One of the most insidious and toxic forces in the world is the belief that some races are naturally better than others, or that one sex is inferior to another. Even if there were some slight biological differences that scientists were eventually able to prove in one domain or another—what exactly would it matter? Not only would every man, woman and race still share far more in common than they did differences, it would have absolutely zero bearing on who the individuals you meet in the course of a day (or a job interview) actually are as people. It shines no light on their potential, their character, their humanity.
That’s the thing about averages—they are really bad at telling you about individuals.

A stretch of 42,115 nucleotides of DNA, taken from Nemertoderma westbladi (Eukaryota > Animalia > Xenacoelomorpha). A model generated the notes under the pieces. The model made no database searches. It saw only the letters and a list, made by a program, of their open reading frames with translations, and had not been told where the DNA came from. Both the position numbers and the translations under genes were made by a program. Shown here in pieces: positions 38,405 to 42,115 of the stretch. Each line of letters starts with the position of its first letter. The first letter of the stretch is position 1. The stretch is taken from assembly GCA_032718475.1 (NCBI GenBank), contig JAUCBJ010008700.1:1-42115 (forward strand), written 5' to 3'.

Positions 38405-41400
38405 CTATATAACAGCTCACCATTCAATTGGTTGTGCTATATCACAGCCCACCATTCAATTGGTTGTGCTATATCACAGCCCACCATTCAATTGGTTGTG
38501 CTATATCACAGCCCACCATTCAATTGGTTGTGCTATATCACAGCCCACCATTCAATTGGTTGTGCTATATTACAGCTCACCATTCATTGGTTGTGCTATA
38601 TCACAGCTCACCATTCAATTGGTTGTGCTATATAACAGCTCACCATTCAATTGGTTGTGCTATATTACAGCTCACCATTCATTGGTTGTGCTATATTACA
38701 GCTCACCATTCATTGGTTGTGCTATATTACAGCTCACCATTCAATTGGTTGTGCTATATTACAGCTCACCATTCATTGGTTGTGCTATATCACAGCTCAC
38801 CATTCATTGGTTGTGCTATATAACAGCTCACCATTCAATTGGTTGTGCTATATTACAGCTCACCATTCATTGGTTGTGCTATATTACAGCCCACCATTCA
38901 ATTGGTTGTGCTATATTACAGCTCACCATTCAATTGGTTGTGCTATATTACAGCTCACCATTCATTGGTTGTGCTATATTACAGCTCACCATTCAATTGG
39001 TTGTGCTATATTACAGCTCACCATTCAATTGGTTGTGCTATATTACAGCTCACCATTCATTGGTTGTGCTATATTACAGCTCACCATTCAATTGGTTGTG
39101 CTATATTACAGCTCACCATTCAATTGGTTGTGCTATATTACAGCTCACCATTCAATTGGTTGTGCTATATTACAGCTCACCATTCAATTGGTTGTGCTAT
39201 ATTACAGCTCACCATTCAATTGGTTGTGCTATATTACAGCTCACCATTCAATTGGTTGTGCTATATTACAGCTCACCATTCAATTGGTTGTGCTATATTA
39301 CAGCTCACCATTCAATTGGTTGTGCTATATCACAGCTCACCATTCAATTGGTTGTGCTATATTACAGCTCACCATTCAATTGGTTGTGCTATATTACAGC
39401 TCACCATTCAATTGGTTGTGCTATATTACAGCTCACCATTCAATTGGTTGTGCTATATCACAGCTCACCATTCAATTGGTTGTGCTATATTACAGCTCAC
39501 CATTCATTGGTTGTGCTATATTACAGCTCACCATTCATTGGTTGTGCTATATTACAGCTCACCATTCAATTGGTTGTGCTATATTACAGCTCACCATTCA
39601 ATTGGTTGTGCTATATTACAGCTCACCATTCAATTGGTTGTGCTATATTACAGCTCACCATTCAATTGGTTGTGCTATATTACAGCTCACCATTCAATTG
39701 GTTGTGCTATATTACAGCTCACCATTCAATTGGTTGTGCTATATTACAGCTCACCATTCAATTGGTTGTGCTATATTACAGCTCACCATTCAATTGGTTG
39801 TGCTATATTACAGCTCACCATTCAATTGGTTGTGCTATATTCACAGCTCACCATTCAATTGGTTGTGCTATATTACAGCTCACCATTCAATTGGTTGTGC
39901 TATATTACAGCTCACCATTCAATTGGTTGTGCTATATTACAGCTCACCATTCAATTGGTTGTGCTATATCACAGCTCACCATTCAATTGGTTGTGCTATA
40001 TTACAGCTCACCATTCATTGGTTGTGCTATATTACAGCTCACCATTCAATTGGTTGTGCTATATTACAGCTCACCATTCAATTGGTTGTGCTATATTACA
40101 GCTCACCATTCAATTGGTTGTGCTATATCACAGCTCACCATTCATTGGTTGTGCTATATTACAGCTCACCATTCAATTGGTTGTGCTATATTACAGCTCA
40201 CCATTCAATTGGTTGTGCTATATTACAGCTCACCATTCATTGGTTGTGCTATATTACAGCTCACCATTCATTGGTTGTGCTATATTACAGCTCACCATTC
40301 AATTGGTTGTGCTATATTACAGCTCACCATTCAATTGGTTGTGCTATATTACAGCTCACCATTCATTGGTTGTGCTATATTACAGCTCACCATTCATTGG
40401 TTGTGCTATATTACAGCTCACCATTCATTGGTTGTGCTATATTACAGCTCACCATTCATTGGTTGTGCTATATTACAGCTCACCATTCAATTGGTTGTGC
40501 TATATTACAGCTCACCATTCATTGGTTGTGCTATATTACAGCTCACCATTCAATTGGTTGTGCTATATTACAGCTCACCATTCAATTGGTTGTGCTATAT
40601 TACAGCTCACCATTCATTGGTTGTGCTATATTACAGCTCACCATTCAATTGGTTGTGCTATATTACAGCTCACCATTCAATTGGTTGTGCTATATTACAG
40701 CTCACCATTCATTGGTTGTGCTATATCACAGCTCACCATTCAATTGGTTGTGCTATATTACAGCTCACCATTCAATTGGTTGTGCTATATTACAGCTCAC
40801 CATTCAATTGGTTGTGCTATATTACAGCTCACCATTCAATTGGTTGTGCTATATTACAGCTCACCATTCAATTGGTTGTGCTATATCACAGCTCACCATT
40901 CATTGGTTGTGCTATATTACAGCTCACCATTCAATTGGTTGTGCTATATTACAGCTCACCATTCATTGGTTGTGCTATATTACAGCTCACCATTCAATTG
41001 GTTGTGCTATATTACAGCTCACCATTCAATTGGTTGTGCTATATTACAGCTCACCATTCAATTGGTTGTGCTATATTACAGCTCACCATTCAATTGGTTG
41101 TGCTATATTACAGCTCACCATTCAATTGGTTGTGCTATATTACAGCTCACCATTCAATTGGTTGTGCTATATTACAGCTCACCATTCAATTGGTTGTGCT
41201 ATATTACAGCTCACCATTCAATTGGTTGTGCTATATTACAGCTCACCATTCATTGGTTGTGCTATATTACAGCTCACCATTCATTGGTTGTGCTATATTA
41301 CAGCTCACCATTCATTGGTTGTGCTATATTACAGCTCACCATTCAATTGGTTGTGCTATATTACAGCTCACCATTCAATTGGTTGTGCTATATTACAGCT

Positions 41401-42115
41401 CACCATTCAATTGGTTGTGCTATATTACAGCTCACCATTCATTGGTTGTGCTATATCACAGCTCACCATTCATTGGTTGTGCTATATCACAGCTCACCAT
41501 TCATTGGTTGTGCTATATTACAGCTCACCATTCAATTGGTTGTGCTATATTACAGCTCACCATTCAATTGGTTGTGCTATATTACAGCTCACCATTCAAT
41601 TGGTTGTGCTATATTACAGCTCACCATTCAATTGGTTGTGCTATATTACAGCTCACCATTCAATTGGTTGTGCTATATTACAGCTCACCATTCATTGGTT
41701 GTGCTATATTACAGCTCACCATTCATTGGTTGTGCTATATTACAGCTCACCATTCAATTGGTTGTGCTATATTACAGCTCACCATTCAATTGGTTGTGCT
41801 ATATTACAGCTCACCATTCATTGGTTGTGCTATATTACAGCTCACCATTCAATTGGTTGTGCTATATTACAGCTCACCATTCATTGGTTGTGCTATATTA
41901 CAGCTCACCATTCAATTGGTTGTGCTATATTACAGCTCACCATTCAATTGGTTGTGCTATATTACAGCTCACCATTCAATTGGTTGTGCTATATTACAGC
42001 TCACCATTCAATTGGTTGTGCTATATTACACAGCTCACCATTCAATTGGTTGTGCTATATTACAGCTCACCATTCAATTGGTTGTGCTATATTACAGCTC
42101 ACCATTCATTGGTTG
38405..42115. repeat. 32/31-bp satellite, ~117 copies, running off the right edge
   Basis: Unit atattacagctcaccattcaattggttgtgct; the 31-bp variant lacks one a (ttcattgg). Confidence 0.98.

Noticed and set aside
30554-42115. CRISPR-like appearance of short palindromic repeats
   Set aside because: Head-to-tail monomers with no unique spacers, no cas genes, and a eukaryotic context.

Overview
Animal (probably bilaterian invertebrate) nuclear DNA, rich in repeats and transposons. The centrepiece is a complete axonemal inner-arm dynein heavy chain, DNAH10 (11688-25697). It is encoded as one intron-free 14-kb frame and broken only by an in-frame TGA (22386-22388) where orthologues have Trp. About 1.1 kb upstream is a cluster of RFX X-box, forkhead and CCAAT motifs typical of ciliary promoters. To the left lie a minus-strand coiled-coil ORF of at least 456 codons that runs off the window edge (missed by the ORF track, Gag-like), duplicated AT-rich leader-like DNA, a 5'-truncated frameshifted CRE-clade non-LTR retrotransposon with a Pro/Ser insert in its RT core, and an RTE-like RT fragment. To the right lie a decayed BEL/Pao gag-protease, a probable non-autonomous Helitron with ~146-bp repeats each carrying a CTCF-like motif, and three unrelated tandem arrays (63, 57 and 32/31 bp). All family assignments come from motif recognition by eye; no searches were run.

Intuitively, kids know this. As the comedian Denis Leary said many years ago, “Racism isn’t born, folks. It’s taught. I have a two-year-old son. Know what he hates? Naps. End of list.” Kids don’t think about any of this stuff. They don’t make excuses, they don’t dog whistle, they don’t make distinctions between people. They just like everybody.
So it is from us, from our institutions, from our adult anxieties and close-mindedness, from our political policies and selfishness that this scourge is passed on from generation to generation. Which is why as they get older, you have to help maintain this youthful innocence in them. You have to help them carry that fire, that goodness.
It’s not enough to raise them to simply not be racist, either. You have to teach them how to stand up to and against racism. You have to fight against the status quo, you have to prevent them from regressing to the mean that has been with us too long.
We are on the front lines of this fight, every single one of us with children. We can help make a better world. We can make a difference and that difference starts at home.